, Volume 591, Issue 1, pp 99–101 | Cite as

LIMPACS––Human and Climate Interactions with Lake Ecosystems: setting research priorities in the study of the impact of salinisation and climate change on lakes, 2005–2010

  • Peter Gell
  • Sheri Fritz
  • Rick Battarbee
  • John Tibby
Salt Lakes

LIMPACS is an International Geosphere-Biosphere Program (IGBP) PAGES (Past Global Changes), Focus 4 initiative. PAGES, founded in 1991 and funded by the US and Swiss National Science Foundations, and the National Oceanic and Atmospheric Administration (NOAA), supports research aimed at understanding the Earth’s past environment in order to make predictions for the future. It aims to encourage international and interdisciplinary collaborations and seek to involve scientists from developing countries in the worldwide palaeoenvironmental community. The principal PAGES foci are:

Focus 1: Climate forcing and sensitivity

Focus 1 is concerned with the history of the main climate forcing factors (insolation, greenhouse gases, solar and volcanic forcings, aerosols) and the sensitivity of the climate system to these forcings

Focus 2: Climate variability at regional and global scales

Focus 2 is concerned with how the global climate system has varied in the past and how this has varied regionally



Salinisation Climate change LIMPACS PAGES Focus 4 



The organisers appreciated the support of the workshop sponsors: IGBP PAGES, the Cooperative Research Centre for Freshwater Ecology, CSIRO, Diatoma and The University of Adelaide and the support of the Hotel Mildura. Professor Li Shijie offered to host the next the ‘climate, salinity and salinisation working group’ meeting in Nanjing for April 2007. A note on editing: In order to maintain independence in the reviewing of manuscripts, papers were edited by parties which did not include the authors.


  1. Bennett, D. M., S. C. Fritz, J. C. Holz, A. A. Holz & V. A. Zlotnik, 2007. Evaluating climatic and non-climatic influences on ion chemistry in natural and man-made lakes of Nebraska, USA. Hydrobiologia 591: 103–115.Google Scholar
  2. Dearing, J. A., R. W. Battarbee R. Dikau, I. Larocque & F. Oldfield, 2006. Human-environment interactions: towards synthesis and simulation. Regional Environmental Change 6: 1–16.CrossRefGoogle Scholar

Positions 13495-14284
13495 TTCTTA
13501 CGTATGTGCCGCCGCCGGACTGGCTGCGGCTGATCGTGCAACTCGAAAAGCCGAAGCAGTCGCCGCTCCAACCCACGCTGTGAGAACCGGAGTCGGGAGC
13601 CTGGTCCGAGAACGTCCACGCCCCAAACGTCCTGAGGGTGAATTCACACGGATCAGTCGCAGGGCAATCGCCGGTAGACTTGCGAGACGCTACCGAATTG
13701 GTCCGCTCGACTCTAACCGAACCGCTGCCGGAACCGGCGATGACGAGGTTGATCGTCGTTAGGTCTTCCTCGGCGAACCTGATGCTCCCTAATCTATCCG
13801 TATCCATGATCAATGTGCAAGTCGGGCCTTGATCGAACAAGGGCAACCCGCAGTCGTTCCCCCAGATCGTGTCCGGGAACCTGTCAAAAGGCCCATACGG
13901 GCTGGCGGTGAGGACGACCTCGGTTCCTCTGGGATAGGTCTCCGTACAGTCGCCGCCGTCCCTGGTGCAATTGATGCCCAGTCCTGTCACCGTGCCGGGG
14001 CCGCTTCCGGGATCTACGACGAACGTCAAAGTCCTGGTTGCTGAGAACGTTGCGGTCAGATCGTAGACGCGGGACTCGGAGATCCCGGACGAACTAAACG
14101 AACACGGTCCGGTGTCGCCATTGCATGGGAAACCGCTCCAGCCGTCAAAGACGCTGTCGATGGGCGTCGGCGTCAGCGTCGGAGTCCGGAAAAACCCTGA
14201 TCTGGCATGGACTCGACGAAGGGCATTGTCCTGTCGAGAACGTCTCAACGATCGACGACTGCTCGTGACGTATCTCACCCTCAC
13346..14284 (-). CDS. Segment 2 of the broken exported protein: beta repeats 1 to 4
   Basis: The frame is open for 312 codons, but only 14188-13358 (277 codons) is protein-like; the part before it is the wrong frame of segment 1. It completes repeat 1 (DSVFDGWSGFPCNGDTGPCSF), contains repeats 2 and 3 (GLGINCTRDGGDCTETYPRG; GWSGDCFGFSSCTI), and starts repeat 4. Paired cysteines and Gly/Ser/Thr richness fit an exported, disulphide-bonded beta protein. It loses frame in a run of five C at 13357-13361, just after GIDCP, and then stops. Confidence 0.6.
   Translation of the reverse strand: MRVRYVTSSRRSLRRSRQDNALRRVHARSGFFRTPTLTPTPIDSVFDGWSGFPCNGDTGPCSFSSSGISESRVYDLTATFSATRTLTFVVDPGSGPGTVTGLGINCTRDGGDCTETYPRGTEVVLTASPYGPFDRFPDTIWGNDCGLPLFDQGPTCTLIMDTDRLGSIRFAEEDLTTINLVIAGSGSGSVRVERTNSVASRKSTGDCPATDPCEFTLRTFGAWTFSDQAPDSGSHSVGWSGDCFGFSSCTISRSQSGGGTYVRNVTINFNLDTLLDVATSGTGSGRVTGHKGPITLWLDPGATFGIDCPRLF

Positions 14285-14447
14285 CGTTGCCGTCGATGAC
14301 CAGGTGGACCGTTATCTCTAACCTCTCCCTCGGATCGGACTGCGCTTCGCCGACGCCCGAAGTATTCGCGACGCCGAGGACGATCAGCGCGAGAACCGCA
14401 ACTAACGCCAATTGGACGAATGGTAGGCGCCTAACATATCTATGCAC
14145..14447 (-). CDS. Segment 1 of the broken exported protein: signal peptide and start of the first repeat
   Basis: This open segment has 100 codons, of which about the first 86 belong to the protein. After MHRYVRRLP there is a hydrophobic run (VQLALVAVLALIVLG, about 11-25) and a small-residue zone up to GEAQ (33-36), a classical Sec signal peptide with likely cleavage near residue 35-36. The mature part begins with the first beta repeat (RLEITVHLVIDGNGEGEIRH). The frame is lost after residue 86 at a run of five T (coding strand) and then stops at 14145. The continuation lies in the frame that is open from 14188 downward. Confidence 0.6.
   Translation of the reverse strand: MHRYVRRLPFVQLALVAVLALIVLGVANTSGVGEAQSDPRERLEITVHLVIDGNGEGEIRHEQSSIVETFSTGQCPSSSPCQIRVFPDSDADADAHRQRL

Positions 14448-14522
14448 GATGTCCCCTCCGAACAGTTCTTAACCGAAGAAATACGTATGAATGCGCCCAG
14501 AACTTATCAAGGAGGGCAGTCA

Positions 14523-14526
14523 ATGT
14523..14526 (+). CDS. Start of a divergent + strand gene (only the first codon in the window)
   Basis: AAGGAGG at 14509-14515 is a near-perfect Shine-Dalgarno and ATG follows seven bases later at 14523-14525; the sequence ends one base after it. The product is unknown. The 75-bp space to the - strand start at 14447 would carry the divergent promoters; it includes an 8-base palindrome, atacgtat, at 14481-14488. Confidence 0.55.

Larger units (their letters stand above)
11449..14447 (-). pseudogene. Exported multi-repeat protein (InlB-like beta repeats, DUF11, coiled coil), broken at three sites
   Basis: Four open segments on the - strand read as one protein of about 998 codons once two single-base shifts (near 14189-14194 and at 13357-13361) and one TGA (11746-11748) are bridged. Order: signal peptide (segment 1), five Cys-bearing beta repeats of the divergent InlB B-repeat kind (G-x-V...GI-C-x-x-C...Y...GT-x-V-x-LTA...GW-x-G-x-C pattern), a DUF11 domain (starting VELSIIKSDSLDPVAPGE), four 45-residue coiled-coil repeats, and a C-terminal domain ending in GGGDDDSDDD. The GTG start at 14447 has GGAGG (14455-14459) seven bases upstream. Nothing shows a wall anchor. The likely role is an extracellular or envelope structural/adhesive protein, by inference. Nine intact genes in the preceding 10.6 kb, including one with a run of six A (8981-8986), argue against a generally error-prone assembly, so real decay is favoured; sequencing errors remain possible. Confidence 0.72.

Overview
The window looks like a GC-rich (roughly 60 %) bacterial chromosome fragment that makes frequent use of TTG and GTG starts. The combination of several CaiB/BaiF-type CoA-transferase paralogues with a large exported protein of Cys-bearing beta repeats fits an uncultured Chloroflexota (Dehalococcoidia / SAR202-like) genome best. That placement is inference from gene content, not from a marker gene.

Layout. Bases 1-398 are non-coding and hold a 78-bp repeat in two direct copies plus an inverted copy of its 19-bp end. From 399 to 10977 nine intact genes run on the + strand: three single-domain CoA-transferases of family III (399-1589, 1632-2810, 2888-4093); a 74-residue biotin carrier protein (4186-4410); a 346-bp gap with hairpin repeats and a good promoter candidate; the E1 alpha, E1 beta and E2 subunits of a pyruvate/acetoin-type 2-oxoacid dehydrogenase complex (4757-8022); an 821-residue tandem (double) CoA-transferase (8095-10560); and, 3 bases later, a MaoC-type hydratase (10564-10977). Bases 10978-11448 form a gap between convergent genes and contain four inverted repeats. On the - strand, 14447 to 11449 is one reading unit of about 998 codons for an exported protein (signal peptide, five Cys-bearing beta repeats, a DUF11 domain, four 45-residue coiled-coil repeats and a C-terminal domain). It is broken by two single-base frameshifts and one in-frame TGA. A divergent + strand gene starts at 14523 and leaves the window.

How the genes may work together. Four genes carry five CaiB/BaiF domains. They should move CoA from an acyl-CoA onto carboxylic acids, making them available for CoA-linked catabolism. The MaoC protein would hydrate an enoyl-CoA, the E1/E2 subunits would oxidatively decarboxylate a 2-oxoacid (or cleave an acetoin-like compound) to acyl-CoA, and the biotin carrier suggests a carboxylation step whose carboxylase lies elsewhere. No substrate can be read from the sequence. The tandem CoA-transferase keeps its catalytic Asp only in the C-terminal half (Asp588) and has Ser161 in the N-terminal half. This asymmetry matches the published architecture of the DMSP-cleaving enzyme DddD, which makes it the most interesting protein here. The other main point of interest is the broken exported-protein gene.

3. Fluin, J., P. Gell, D. Haynes & J. Tibby, 2007. Paleolimnological evidence for the independent evolution of neighbouring terminal lakes, the Murray Darling Basin, Australia. Hydrobiologia 591: 117–134.Google Scholar
  4. Gell, P., J. Tibby, F. Little, D. Baldwin & G. Hancock, 2007. The impact of regulation and salinisation on floodplain lakes: the lower River Murray, Australia. Hydrobiologia 591: 135–146Google Scholar
  5. Haynes, D., P. Gell, J. Tibby, G. Hancock & P. Goonan, 2007. Against the tide: the freshening of naturally saline coastal lakes, south east South Australia. Hydrobiologia 591: 165–183.Google Scholar
  6. Radke, L. C. & K. W. F. Howard, 2007. Influence of groundwater on the evaporative evolution of saline lakes in the Wimmera of south–eastern Australia. Hydrobiologia 591: 185–205.Google Scholar
  7. Lyons, M. N., S. A. Halse, N. Gibson, D. J. Cale, J. A. K. Lane, C. D. Walker, D. A. Mickle & R. H. Froend, 2007. Monitoring wetlands in a salinizing landscape: case studies from the Wheatbelt region of Western Australia. Hydrobiologia 591: 147–164.Google Scholar
  8. Tibby, J., P. A. Gell, J. Fluin & I. R. Sluiter, 2007. Diatom-salinity relationships in wetlands: assessing the influence of salinity variability and site effects, with particular reference to the development of inference models. Hydrobiologia 591: 207–218.Google Scholar
  9. Tibby, J. & D. Tiller, 2007. Climate-water quality relationships in three Western Victorian (Australia) lakes 1984–2000. Hydrobiologia 591: 219–234.Google Scholar

Copyright information

© Springer Science+Business Media B.V. 2007

Authors and Affiliations

  • Peter Gell
    • 1
  • Sheri Fritz
    • 2
  • Rick Battarbee
    • 3
  • John Tibby
    • 1
  1. 1.Geographical & Environmental StudiesThe University of AdelaideAdelaideAustralia
  2. 2.Department of GeosciencesUniversity of NebraskaLincolnUSA
  3. 3.Environmental Change Research CentreUniversity College LondonLondonUK

Personalised recommendations